Watercolors home run rose

What Are Home Run Roses: Tips On Gardening With Home Run Roses

Everyone has heard of the Knock Out line of roses, as they are a dandy rosebush. But there is another line of rosebushes that should be at least equal in popularity – Home Run roses, which come from the original Knock Out. Read on to learn more.

What are Home Run Roses?

Home Run is a nice bright red-blooming rosebush that was bred by none other than Mr. Tom Carruth, whose name is associated with many AARS (All-American Rose Selection) Award Winning roses. When Mr. Carruth saw Knock Out on the West Coast, he felt there was room for improvement. He felt the red color of the blooms could be brighter and that the disease resistance of Knockouts could be improved upon (like with powdery mildew and black spot issues). So the research team at Weeks Roses took Knock Out and brought in the Baby Love rosebush bloodline.

The other thing that bringing the Baby Love bloodline in did was to create a rosebush that is constantly in flower. Home Run may not be totally packed with blooms but is constantly blooming and has a nice mild apple fragrance. The foliage of Home Run is richly colored and provides a wonderful backdrop for the blooms too.

Home Run Roses Information

When it came time to see which young roses would actually make it out into the test fields, Tom Carruth stated that only three sisters were up to the task. One of them was pink, one light pink and one red. He played a hunch on the red one and it played out wonderfully. The Weeks Home Run line of roses turned out to be hardy, self-cleaning shrub roses having brighter red blooms and greater disease resistance.

In addition to better resistance to powdery mildew and black spot fungus, it has shown a higher level of resistance to downy mildew. Home Run is said to be a “Grand Slam” both in the landscape and in containers, and is heat tolerant as well as cold hardy. Most roses take 10 years to actually make into the market and, in turn, our gardens. Home Run only took 7 years!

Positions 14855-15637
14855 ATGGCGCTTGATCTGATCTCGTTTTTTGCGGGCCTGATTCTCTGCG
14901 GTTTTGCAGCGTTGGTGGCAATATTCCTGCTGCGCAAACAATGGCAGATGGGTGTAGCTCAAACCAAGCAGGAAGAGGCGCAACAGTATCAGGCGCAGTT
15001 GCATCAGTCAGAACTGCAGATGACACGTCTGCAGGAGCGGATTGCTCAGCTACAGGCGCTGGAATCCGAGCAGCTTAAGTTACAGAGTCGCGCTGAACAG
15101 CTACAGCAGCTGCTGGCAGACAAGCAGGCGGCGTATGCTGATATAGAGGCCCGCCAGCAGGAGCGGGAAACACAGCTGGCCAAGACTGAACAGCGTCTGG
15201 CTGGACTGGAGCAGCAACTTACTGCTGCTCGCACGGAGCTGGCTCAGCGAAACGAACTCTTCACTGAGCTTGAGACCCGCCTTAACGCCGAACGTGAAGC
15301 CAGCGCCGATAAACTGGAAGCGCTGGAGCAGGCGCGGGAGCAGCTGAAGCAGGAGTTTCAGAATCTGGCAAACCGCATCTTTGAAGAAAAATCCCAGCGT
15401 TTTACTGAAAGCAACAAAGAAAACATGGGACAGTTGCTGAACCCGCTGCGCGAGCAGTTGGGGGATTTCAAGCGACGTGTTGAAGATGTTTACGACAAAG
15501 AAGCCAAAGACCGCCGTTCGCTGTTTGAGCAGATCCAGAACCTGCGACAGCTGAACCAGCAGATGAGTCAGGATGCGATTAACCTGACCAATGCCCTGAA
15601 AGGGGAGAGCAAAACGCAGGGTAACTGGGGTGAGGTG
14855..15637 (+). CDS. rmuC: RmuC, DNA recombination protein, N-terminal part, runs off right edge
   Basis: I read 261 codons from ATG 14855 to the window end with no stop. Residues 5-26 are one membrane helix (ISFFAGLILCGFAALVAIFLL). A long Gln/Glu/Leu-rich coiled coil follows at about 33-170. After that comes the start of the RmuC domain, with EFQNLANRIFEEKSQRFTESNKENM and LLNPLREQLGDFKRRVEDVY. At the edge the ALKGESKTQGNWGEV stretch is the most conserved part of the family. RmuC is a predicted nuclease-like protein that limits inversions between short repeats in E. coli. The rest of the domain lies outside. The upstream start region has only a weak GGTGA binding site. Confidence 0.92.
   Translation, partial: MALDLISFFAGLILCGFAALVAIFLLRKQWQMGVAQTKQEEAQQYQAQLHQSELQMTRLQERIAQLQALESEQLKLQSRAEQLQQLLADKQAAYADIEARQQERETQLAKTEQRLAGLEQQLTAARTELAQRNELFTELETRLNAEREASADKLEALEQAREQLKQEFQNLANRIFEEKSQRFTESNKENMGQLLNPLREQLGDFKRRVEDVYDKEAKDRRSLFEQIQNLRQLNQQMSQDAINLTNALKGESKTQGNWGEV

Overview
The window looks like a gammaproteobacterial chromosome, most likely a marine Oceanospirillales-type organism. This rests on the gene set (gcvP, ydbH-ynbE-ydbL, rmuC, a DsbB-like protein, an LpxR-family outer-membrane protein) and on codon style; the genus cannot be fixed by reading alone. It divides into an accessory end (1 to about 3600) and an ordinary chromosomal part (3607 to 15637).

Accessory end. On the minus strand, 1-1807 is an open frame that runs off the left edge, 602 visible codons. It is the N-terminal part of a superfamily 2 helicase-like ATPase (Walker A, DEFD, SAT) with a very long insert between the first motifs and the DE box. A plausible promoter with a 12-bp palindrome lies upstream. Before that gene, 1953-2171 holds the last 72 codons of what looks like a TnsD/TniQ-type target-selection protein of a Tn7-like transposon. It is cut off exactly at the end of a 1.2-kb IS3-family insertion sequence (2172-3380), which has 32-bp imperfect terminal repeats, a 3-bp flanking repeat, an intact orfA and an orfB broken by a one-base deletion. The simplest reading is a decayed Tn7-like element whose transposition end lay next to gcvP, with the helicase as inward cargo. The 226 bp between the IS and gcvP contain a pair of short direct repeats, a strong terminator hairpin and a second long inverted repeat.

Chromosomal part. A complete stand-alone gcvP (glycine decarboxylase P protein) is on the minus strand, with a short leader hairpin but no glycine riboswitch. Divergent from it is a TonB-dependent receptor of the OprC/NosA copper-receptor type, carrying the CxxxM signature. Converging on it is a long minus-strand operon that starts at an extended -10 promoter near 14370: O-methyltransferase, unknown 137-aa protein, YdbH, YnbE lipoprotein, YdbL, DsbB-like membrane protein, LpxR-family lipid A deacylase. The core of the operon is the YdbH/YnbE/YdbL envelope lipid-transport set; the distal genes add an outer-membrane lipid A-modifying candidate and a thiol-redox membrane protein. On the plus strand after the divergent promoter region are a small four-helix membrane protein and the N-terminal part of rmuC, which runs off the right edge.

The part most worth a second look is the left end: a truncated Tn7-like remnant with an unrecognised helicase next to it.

Other Self-Cleaning Shrub Roses in the Series

Another in the line is Pink Home Run, coming from a mutated sport of the original red Home Run rose. This variety has a wonderful “sassy pink” color and carries the same disease resistance and other attributes of the original Home Run. Along with eye-catching, head turning pink color, it also has a nice apple fragrance and performs very well in the landscape or containers around the porch, patio or deck.

New to the market and not officially introduced until 2016 is the stunningly beautiful Watercolors Home Run shrub rose. The mesmerizing blooms are a clear pink with bold yellow centers. When fully in bloom, heads of passersby will turn, traffic will nearly stop and comments of adoration and appreciation are sure to follow. It boasts the same disease resistance and low maintenance of this line, as well as the same fine performance in containers and landscapes. The overall bush shape is said to be tidy so that not much, if any, shaping is needed.

Home Run Rose Care

As these are still quite new to the industry, little is known in regards to gardening with Home Run roses. That being said, Home Run rose care should be relatively similar to that of any rose variety.

I recommend feeding the Home Run line of rosebushes with a good organic based rose food just with other roses. Keep them watered and pick planting locations with good sun exposure for optimum performance.

When I asked Mr. Carruth about deadheading (removing old blooms) Home Run roses, he stated that he recommends not deadheading them at all. The reason is that the new blooms come in so high upon the same bloom heads that this will actually remove new blooms that are forming. If one must remove the old petals, it is best to pinch them off directly at the base of the old bloom instead.